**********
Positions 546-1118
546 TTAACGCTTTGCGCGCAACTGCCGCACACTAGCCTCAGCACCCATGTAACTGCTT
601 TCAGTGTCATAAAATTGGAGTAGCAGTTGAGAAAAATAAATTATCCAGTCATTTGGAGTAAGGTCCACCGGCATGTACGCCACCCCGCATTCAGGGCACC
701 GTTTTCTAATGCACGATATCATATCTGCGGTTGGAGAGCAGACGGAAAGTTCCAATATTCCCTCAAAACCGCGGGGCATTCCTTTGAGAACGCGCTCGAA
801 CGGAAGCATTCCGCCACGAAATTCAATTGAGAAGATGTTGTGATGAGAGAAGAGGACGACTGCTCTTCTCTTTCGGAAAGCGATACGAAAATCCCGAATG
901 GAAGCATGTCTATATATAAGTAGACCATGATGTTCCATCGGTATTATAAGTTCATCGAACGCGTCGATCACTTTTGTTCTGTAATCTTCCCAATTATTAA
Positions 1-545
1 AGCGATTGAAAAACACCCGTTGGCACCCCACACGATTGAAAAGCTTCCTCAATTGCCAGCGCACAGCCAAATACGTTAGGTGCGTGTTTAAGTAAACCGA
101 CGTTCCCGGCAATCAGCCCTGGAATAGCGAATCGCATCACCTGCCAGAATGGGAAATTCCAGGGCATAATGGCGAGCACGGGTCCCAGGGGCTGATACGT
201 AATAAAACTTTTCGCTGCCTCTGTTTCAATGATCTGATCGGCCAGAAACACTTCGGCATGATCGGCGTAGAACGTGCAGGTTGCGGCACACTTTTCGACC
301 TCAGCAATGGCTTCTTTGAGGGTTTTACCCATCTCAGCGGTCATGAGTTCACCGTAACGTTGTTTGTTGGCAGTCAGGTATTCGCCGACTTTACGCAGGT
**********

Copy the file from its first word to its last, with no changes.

Positions 546-1118
546 TTAACGCTTTGCGCGCAACTGCCGCACACTAGCCTCAGCACCCATGTAACTGCTT
601 TCAGTGTCATAAAATTGGAGTAGCAGTTGAGAAAAATAAATTATCCAGTCATTTGGAGTAAGGTCCACCGGCATGTACGCCACCCCGCATTCAGGGCACC
701 GTTTTCTAATGCACGATATCATATCTGCGGTTGGAGAGCAGACGGAAAGTTCCAATATTCCCTCAAAACCGCGGGGCATTCCTTTGAGAACGCGCTCGAA
801 CGGAAGCATTCCGCCACGAAATTCAATTGAGAAGATGTTGTGATGAGAGAAGAGGACGACTGCTCTTCTCTTTCGGAAAGCGATACGAAAATCCCGAATG
901 GAAGCATGTCTATATATAAGTAGACCATGATGTTCCATCGGTATTATAAGTTCATCGAACGCGTCGATCACTTTTGTTCTGTAATCTTCCCAATTATTAA
Positions 1-545
1 AGCGATTGAAAAACACCCGTTGGCACCCCACACGATTGAAAAGCTTCCTCAATTGCCAGCGCACAGCCAAATACGTTAGGTGCGTGTTTAAGTAAACCGA
101 CGTTCCCGGCAATCAGCCCTGGAATAGCGAATCGCATCACCTGCCAGAATGGGAAATTCCAGGGCATAATGGCGAGCACGGGTCCCAGGGGCTGATACGT
201 AATAAAACTTTTCGCTGCCTCTGTTTCAATGATCTGATCGGCCAGAAACACTTCGGCATGATCGGCGTAGAACGTGCAGGTTGCGGCACACTTTTCGACC
301 TCAGCAATGGCTTCTTTGAGGGTTTTACCCATCTCAGCGGTCATGAGTTCACCGTAACGTTGTTTGTTGGCAGTCAGGTATTCGCCGACTTTACGCAGGT